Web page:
Fluids and electrolytes

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Author:
lacey0133
ID:
43580
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Fluids and electrolytes
Updated:
2010-10-19 22:40:08
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pathophysiology
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Description:
structure function and alterations of renal and urologic systems
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  1. TBW
    (total body water) sum of all fluids within body, 45-80% of body weight. Fat cells=less water. muscle cells=more water
  2. ICF
    intracellular fluid 2/3 of bodily fluids
  3. ECF
    extracellular fluid. 1/3. interstitial fluid (between cells 2/3). Intravascular fluid (blood vessels) 1/3. Miscellaneous body fluids (lymph joints csf intestinal)
  4. Importance of fluids
    homeostasis, maintaining volume balance, maintaining solute/electrolyte concentrations (osmolarity) balance, Maintaining pH acidity basicity
  5. Solute
    a substance dissolved in a solution (lemon water)
  6. solvent
    a liquid, solid, or gas that dissolves another solid, liquid, or gaseous solute resulting in a solution. (the water, in sugar water)
  7. Solution
    a homogeneous mixture composed of 2+ substances dissolved in a solvent (the lemonade)
  8. three solute states
    • Hypertonic=concentrated
    • Hypotonic=diluted
    • Isotonic=balanced
  9. osmoreceptors
    neurons in the hypothalmus (regulate concentrations to 2% changes, releases antidiuretic hormone)
  10. ADH
    antidiuretic hormone: increases the permeability of renal tubular cells to water so water can be reabsorbed where needed
  11. volume states (vascular volume)
    • Dehydration: to little
    • Overhydration: to much
    • Balanced: normovolemic
    • regulated within 10% by RAAS and natriuretic factors
  12. RAAS
    Renin-angiotensin-aldosterone system: kidney signals that volume is low by secreting renin. Angiotensinogen from liver meets renin and forms angiotensin 1. Ace (angiotensin converting enzyme) from surface of lungs and kidneys converts angiotensin1 to angiotensin 11. this signals everything to reabsorb water.
  13. capillaries
    usually hold proteins and cells in and are permeable to O2 CO2 H2O and glucose. (liver more, Brain less, more during inflammatory response)
  14. hydrostatic pressure
    pushes water
  15. osmotic pressure
    pulls water
  16. osmotic force
    principal force determining movement of water. (attraction of particles in solution for water) water moves toward the compartment where the number of particles is the greatest
  17. filtration & reabsorption
    • filtration: movement of fluid out of the capillary into interstitial space
    • reabsorption: movement of fluid back into the capillary from the interstitial space
  18. starlings hypothesis
    forces favoring filtration:capillary hydrostatic pressure and interstital oncotic pressure - forces opposing filtration= capillary oncotic pressure and interstitial hydrostatic pressure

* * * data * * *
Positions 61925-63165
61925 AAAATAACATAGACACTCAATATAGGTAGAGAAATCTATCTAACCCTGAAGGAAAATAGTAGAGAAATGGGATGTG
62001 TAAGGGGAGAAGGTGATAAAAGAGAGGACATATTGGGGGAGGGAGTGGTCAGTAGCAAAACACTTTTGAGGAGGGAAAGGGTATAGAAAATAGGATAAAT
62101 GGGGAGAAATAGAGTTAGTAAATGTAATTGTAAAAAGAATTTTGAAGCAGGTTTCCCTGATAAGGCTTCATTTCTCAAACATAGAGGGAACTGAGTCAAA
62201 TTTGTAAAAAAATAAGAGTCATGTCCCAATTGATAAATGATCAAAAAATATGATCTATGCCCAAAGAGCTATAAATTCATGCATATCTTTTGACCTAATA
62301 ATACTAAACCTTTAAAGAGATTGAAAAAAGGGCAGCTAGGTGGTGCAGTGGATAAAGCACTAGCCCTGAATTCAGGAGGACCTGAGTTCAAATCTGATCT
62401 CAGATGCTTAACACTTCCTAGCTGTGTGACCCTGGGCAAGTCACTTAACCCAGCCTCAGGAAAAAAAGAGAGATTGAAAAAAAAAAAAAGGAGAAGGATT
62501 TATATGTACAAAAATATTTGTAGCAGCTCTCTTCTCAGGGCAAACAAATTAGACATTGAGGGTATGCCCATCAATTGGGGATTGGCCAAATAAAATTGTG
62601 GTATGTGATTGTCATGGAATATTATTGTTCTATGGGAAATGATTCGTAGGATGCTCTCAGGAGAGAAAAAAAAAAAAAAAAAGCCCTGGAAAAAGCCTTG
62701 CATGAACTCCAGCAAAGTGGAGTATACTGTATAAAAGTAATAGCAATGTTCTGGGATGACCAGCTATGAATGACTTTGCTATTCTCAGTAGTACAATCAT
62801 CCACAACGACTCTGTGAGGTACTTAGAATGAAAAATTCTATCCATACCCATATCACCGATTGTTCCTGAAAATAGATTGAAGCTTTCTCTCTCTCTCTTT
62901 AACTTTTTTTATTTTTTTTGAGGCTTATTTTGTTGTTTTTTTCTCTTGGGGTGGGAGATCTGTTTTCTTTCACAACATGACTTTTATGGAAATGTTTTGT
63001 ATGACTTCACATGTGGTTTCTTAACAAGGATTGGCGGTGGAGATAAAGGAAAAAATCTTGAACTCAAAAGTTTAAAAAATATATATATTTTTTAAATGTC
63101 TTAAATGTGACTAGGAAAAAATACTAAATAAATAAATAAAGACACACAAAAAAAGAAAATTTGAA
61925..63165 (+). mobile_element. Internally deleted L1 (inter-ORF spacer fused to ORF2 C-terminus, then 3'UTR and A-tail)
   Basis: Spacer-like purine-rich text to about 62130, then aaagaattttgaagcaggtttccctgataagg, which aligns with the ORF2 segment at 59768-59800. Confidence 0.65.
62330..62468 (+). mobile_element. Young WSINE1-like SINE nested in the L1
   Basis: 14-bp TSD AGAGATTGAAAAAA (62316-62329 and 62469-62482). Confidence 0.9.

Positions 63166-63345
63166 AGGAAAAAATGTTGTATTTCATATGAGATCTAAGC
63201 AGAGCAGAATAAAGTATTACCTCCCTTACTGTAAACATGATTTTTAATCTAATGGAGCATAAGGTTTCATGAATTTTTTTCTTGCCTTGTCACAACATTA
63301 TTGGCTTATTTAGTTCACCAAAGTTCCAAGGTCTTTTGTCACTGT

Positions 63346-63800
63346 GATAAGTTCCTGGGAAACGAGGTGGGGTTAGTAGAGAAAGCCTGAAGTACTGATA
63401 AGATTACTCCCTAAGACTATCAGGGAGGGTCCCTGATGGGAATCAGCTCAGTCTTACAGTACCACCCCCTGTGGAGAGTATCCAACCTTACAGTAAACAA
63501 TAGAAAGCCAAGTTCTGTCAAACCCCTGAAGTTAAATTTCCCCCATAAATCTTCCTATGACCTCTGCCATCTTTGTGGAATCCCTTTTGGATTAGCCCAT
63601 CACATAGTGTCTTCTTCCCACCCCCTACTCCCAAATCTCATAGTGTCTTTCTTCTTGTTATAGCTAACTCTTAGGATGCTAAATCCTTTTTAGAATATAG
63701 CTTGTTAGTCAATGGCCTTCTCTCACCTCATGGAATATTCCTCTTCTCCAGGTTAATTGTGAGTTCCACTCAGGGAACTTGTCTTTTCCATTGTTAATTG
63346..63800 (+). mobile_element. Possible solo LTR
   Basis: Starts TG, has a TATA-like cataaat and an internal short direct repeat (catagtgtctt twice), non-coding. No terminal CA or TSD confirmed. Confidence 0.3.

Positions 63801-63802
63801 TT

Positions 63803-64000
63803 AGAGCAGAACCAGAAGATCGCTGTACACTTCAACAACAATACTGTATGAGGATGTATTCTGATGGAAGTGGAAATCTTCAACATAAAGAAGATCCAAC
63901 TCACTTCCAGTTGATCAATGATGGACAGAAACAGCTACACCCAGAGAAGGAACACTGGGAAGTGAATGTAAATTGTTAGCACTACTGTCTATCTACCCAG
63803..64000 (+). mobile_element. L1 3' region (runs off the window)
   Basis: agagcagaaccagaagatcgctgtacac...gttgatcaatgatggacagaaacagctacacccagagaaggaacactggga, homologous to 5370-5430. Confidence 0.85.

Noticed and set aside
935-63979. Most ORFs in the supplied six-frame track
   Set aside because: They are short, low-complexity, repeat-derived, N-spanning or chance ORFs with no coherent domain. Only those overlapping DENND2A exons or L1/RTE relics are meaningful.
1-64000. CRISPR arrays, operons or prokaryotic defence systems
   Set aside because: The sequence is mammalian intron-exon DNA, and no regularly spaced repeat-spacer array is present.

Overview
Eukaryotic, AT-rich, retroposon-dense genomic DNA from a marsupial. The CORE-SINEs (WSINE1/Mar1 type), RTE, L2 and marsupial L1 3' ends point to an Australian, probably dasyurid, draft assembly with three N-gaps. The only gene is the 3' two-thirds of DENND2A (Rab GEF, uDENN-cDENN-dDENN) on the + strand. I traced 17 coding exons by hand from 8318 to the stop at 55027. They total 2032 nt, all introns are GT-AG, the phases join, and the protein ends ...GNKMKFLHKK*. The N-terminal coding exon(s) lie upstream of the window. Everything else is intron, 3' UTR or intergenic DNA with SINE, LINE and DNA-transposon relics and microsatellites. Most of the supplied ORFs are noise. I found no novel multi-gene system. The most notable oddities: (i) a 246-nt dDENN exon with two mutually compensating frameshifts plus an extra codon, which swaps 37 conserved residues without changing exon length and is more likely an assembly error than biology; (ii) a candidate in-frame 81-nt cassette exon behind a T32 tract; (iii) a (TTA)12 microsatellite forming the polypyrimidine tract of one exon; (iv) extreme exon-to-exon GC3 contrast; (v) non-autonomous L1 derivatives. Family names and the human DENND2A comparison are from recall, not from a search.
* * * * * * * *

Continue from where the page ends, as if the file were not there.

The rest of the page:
19. Edema
    • excessive accumulation of fluid within interstitial spaces
    • lymphatic obstruction (post-mastectomy scarring)
    • inflammation (anaphylaxis)
    • increased hydrostatic pressure in vessels (excessive iv, chronic renin activation)
    • decreased osmotic concentration of the blood(starvation)
  20. isotonic alterations
    • isotonic dehydration: vomiting diarrhea bleeding, orthostatic hypotension, flat neck veins, dizziness, weight loss
    • isotonic overhydration: CHF(congestive heart failure), renal failure, excessive iv fluid, edema, weight gain, destended neck veins
  21. Hypertonic alterations
    • Hypernatremia: gain in sodium or loss of water (almost always accompanied with dehydration)results in intracellular dehydration
    • Causes:salt water, hypertonic saline, oversecretion of aldosterone (keep salt in)
    • Symptoms: thirst fever dry membranes, confusion lethargy seizures
  22. hypotonic alterations
    • Hyponatremia: sodium loss, inadequate sodium intake, or water excess
    • Causes: vomiting diarrhea (pure sodium deficit, intake of large omounts of water, iv fluids to much water not enough sodium
    • Symptoms: lethargy confusion decreased reflexes
  23. potassium (K+)
    • ECF: concentration 3.5-5.5 mEq/L
    • ICF 150-160 mEq/L
    • Maintained my sodium potassium adenosin, triphophatase pump, can be secreted by distal tubul of kidneys and by colon
  24. Hypokalemia
    • K+ <3.5 mEq/L
    • Causes:low intake, laxative abuse, diarrhea, ecf leaking, alkalosis (metabolic or respiratory)
    • Symptoms: with severe losses, muscle weakness/loss <3
  25. Hyperkalemia
    • K+>5.5 mEq/L
    • Causes: increased intake, leak into ecf (crushing injury), decreased renal excretion
    • Symptoms: neuromuscular irritability (restlessness, cramping, weakness, paralysis)
  26. fluid therapies
    • Isotonic
    • 0.9% NaCl (normal saline)
    • 5% Dextrose (D5W)
    • 5% Dextrose in 0.225% NaCl
    • Lactated Ringers

    • Hypertonic
    • 5% Dextrose in 0.9% NaCl- Hypertonic
    • 5% Dextrose in 0.45% NaCl- Hypertonic
    • 10% Dextrose (D10W)-Hypertonic

    • Hypotonic
    • 0.45% NaCl (1/2 normal saline)-Hypotonic

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